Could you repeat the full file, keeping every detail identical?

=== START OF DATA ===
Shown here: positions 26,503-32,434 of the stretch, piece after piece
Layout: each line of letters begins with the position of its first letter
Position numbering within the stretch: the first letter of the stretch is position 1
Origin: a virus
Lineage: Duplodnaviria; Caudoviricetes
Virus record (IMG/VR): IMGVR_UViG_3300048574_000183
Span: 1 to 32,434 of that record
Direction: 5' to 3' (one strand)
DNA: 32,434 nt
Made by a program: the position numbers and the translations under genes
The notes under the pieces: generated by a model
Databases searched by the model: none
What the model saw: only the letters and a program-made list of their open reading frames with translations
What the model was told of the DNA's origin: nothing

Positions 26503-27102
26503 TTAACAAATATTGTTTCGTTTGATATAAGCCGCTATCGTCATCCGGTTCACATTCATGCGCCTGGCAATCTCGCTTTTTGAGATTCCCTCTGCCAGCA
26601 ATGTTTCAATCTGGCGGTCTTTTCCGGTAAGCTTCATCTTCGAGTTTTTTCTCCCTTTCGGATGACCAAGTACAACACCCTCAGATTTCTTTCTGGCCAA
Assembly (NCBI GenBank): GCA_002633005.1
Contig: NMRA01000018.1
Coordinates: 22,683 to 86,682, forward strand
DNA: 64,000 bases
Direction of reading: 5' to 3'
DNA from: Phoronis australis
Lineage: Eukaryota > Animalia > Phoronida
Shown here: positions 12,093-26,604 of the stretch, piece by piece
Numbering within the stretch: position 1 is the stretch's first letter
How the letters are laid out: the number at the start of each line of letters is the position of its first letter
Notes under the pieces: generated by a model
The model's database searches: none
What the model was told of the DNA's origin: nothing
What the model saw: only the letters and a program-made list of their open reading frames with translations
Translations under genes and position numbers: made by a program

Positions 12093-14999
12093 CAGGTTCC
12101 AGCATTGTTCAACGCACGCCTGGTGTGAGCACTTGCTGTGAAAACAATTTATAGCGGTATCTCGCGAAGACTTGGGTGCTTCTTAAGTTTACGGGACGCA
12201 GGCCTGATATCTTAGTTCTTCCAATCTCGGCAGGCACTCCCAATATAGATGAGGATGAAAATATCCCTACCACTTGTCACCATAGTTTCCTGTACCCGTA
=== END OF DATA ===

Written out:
Shown here: positions 26,503-32,434 of the stretch, piece after piece
Layout: each line of letters begins with the position of its first letter
Position numbering within the stretch: the first letter of the stretch is position 1
Origin: a virus
Lineage: Duplodnaviria; Caudoviricetes
Virus record (IMG/VR): IMGVR_UViG_3300048574_000183
Span: 1 to 32,434 of that record
Direction: 5' to 3' (one strand)
DNA: 32,434 nt
Made by a program: the position numbers and the translations under genes
The notes under the pieces: generated by a model
Databases searched by the model: none
What the model saw: only the letters and a program-made list of their open reading frames with translations
What the model was told of the DNA's origin: nothing

Positions 26503-27102
26503 TTAACAAATATTGTTTCGTTTGATATAAGCCGCTATCGTCATCCGGTTCACATTCATGCGCCTGGCAATCTCGCTTTTTGAGATTCCCTCTGCCAGCA
26601 ATGTTTCAATCTGGCGGTCTTTTCCGGTAAGCTTCATCTTCGAGTTTTTTCTCCCTTTCGGATGACCAAGTACAACACCCTCAGATTTCTTTCTGGCCAA
Assembly (NCBI GenBank): GCA_002633005.1
Contig: NMRA01000018.1
Coordinates: 22,683 to 86,682, forward strand
DNA: 64,000 bases
Direction of reading: 5' to 3'
DNA from: Phoronis australis
Lineage: Eukaryota > Animalia > Phoronida
Shown here: positions 12,093-26,604 of the stretch, piece by piece
Numbering within the stretch: position 1 is the stretch's first letter
How the letters are laid out: the number at the start of each line of letters is the position of its first letter
Notes under the pieces: generated by a model
The model's database searches: none
What the model was told of the DNA's origin: nothing
What the model saw: only the letters and a program-made list of their open reading frames with translations
Translations under genes and position numbers: made by a program

Positions 12093-14999
12093 CAGGTTCC
12101 AGCATTGTTCAACGCACGCCTGGTGTGAGCACTTGCTGTGAAAACAATTTATAGCGGTATCTCGCGAAGACTTGGGTGCTTCTTAAGTTTACGGGACGCA
12201 GGCCTGATATCTTAGTTCTTCCAATCTCGGCAGGCACTCCCAATATAGATGAGGATGAAAATATCCCTACCACTTGTCACCATAGTTTCCTGTACCCGTA